The man – either a lost Viking or an intense Grateful
Dead fan – literally got up in my face and ordered me to “zip it up.” He then walked away. And so did I.
I re-racked a curl bar and left; canceling the membership once I got
This new gym has no such qualms about ratty, decades-old
sweat jackets. It doesn’t cater to GQ
cover models or suburban soccer moms – no offense to suburban soccer moms! It’s an old-school gym – where men can go shirtless,
women can wear sports bras, and dogs run around the front office. Literally, the owners have 2 massive and very
friendly canines practically greeting people when they enter. As a certified Wolfman and canid aficionado, I
love the idea of dogs almost anywhere!
I was determined to visit the gym on my birthday, as I’ve
done with just about every birthday for as long as I can remember. I even did so last year – before the Sweat
Jacket Incident. But I just couldn’t make
it this past Tuesday. Again, those allergies. Or maybe the flu. Or I’m being punished for not completing my
second novel by now, as promised. Perhaps
internalizing all those angry sentiments from work and driving had finally caught
up to me. But then again, I never was
too keen on the idea of being a serial killer.
That doesn’t look good on your Linked In profile.
But other distractions arose, particularly with this
aging house. Bathroom and kitchen sinks,
roofs, foundations and various and sundry attributes boast large repair price
tags. I relish the thought of living in
the house where I grew up. I don’t have
to fight for parking space, deal with noisy upstairs neighbors and getting rent
paid on time. I have the joy of dealing
with aging bathroom and kitchen sinks, roofs and foundations. Aaah – suburban life!
So this birthday wasn’t the best. But I made it to another year! I’m always thankful for that. The alternative is not pleasant.
The other day a friend posted a drawing on Facebook of
someone hugging what looked like Jesus Christ with the verbiage: “The best part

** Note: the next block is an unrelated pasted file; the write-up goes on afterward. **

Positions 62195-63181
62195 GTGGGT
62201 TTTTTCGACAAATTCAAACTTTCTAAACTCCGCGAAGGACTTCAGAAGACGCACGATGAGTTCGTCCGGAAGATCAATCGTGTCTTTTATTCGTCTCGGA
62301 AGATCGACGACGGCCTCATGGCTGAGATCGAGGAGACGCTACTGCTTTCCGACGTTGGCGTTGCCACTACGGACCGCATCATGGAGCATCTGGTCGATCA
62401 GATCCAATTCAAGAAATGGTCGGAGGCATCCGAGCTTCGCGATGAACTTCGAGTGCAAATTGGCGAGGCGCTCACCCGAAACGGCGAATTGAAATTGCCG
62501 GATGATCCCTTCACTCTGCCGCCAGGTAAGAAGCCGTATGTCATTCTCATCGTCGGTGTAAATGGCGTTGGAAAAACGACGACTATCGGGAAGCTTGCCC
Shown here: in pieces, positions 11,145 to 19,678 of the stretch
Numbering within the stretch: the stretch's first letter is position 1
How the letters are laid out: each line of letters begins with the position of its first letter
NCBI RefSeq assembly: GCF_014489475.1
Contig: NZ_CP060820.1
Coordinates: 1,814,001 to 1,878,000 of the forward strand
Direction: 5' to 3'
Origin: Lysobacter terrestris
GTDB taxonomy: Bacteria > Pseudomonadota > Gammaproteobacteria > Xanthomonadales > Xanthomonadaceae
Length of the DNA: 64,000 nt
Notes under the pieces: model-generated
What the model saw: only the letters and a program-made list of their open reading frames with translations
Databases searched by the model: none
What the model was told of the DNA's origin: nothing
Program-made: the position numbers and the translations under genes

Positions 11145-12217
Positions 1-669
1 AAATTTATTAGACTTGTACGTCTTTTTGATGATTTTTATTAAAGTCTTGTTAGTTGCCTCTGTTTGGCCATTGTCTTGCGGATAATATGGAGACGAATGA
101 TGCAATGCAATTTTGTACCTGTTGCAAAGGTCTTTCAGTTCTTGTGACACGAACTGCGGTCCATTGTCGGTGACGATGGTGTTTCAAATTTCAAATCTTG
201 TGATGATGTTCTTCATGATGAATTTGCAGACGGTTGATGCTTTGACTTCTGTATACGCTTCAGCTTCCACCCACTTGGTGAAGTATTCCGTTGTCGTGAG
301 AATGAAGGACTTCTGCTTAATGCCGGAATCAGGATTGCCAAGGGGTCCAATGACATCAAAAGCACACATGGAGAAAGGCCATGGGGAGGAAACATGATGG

of going to Heaven.” I thought, if there
is such a place, the first person I’d want to see is my father, who passed away
3 years ago and who I think of and pray to every day and night. Nearly 5 months later, when my dog died, I fell
into a mortal depression. When I marked
my 53rd birthday that year, I honestly felt I wasn’t going to make
it much longer. I was ready to give
up. I still truly believe my father
returned to get my dog; in part, because he absolutely loved that pint-sized,
four-legged monstrosity, but also because he simply wanted the dog to be with
him. I could understand my 83-year-old
father’s demise; he had been sick off and on for years with gastrointestinal problems. His body could no longer take the
punishment. But then, he came back to take
the dog?! Oh well…such mysteries are not
for this world to understand.
Yet, as morose as I felt at the end of that year, I realized
I had so much I wanted to do. I still hadn’t
published my first novel and I have other stories I want to write. I realized I couldn’t give up. It certainly wouldn’t be fair to the people
who care about me, but it wouldn’t even be fair to me. I’ll die, and the sun will still rise in the
east the next morning. Some people I’ve known
actually think it won’t, if they die!
So, here I am at the ripe slightly-passed-middle-age of
56! I’m still writing and still fighting! Now, I just need to find a new way to assassinate
these allergens and get back into the gym.